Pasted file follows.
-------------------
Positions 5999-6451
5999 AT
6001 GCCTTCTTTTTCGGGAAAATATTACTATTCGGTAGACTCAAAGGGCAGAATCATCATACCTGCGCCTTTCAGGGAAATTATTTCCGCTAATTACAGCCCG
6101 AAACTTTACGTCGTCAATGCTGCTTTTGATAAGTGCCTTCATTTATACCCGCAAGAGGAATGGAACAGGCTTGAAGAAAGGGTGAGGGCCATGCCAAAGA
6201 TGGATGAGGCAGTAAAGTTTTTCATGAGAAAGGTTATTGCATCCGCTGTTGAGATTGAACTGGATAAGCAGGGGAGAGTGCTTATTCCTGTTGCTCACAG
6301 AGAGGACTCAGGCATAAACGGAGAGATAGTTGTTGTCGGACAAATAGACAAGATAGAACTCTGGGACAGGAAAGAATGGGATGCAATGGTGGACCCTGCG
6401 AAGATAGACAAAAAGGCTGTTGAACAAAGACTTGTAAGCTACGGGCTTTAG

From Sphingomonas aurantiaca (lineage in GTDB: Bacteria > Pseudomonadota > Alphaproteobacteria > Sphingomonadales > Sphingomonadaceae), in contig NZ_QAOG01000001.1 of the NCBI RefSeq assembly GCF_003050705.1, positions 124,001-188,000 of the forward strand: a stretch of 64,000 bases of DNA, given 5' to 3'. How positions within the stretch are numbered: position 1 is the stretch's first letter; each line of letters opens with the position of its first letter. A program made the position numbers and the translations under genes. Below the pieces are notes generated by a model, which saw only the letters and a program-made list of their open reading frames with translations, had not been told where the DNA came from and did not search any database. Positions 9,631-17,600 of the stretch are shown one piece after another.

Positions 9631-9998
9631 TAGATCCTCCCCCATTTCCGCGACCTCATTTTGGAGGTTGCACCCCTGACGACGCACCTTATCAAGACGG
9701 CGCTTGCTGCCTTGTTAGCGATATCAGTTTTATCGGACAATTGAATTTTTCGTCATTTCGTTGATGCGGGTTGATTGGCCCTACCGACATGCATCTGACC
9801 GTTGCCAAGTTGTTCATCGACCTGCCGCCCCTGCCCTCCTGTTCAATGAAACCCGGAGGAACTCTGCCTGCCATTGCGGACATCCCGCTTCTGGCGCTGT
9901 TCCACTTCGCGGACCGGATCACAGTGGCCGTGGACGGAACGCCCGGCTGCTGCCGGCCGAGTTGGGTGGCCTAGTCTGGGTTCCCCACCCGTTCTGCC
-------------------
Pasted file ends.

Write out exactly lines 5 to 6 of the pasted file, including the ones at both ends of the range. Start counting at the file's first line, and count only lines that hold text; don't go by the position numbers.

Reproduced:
6201 TGGATGAGGCAGTAAAGTTTTTCATGAGAAAGGTTATTGCATCCGCTGTTGAGATTGAACTGGATAAGCAGGGGAGAGTGCTTATTCCTGTTGCTCACAG
6301 AGAGGACTCAGGCATAAACGGAGAGATAGTTGTTGTCGGACAAATAGACAAGATAGAACTCTGGGACAGGAAAGAATGGGATGCAATGGTGGACCCTGCG